Engendering Trust: Efforts to Measure and Increase Trust among African American Men
Principal Investigator: Consuelo H. Wilkins, M.D., M.S.C.I.; Derek M. Griffith, Ph.D
Funding Source: Robert Wood Johnson Building Trust
Funding Period: 07/15/18 – 07/14/20
Mechanism: Robert Wood Johnson Building Trust and Mutual Respect to Improve Health Care program
Location: Nashville, TN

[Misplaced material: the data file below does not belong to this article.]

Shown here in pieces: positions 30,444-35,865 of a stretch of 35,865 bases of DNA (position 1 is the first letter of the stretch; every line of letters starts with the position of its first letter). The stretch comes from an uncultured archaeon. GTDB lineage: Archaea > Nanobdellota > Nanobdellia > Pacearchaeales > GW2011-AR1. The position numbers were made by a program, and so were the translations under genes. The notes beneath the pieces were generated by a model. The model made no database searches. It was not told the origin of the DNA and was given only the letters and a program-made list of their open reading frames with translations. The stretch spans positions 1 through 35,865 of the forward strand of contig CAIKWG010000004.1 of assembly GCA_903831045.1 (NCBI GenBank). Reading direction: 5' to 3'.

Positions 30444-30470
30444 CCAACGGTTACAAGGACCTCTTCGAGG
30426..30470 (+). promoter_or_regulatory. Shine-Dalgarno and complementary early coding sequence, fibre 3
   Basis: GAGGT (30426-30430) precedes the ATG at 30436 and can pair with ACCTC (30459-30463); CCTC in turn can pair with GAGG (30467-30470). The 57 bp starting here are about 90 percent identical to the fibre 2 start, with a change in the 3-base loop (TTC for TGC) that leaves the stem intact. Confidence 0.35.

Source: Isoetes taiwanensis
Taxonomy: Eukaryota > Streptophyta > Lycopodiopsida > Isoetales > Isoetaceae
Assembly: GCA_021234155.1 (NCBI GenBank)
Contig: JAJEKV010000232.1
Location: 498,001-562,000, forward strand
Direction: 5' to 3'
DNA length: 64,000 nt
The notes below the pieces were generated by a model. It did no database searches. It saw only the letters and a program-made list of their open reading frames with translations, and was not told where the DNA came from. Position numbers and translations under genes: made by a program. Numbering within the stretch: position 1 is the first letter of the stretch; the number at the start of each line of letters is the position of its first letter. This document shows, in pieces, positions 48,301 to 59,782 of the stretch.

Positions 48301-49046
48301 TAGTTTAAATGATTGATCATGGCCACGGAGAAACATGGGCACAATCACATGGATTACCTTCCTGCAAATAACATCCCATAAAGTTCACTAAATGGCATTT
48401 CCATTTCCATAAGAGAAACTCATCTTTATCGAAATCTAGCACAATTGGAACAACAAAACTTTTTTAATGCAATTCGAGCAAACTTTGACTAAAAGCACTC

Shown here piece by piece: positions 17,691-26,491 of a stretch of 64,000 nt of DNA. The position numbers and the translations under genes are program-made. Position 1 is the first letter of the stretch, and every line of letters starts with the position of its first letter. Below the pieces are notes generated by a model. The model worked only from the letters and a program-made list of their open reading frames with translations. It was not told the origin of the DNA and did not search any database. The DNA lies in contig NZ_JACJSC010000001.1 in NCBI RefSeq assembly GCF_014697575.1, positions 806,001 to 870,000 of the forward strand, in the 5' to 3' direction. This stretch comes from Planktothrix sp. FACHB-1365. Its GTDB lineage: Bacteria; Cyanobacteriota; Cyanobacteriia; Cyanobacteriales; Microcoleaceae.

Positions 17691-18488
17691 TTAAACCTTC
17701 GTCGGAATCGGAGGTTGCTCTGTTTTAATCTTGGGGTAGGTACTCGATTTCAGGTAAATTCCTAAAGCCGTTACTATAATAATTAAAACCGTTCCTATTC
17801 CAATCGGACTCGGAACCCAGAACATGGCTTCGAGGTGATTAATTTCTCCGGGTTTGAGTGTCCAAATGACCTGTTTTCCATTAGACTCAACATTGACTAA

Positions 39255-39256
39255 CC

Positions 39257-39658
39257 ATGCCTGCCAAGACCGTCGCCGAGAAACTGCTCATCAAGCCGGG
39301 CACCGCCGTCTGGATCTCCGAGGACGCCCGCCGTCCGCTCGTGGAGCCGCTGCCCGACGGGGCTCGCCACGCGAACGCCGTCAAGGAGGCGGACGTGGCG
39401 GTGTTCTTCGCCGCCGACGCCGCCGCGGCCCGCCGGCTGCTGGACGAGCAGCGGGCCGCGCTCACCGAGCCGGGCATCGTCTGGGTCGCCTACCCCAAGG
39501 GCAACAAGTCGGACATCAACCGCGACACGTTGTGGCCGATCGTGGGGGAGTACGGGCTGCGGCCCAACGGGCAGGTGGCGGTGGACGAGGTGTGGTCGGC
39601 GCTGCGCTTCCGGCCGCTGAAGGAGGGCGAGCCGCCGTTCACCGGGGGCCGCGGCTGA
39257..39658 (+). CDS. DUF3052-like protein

The goal of this project is to help develop evidence-based approaches to improve the health and health care utilization of African American men. African American men have the highest mortality rates from preventable conditions due, in part, to lower health care utilization than other groups. Although lower utilization is linked to African American men’s mistrust of health care systems, there are substantial evidence gaps on best approaches to measuring trust and mistrust among African American men, which impedes progress toward interventions to improve trust and health-care seeking. This project will (1) explore how African American men understand and define trust, respect, and trustworthiness in seeking health care, (2) identify the drivers and influencers of this trust, (3) assess what factors influence how African American men perceive that a provider respects them and is worthy of trust, and (4) develop a measure that captures dimensions of trust salient to African American men across the course of life. Deliverables will include a project work plan, annual and final narrative reports, and financial reports. The grants will also produce oral presentations, newsletter and listserv articles as well as scientific papers for peer-reviewed publication.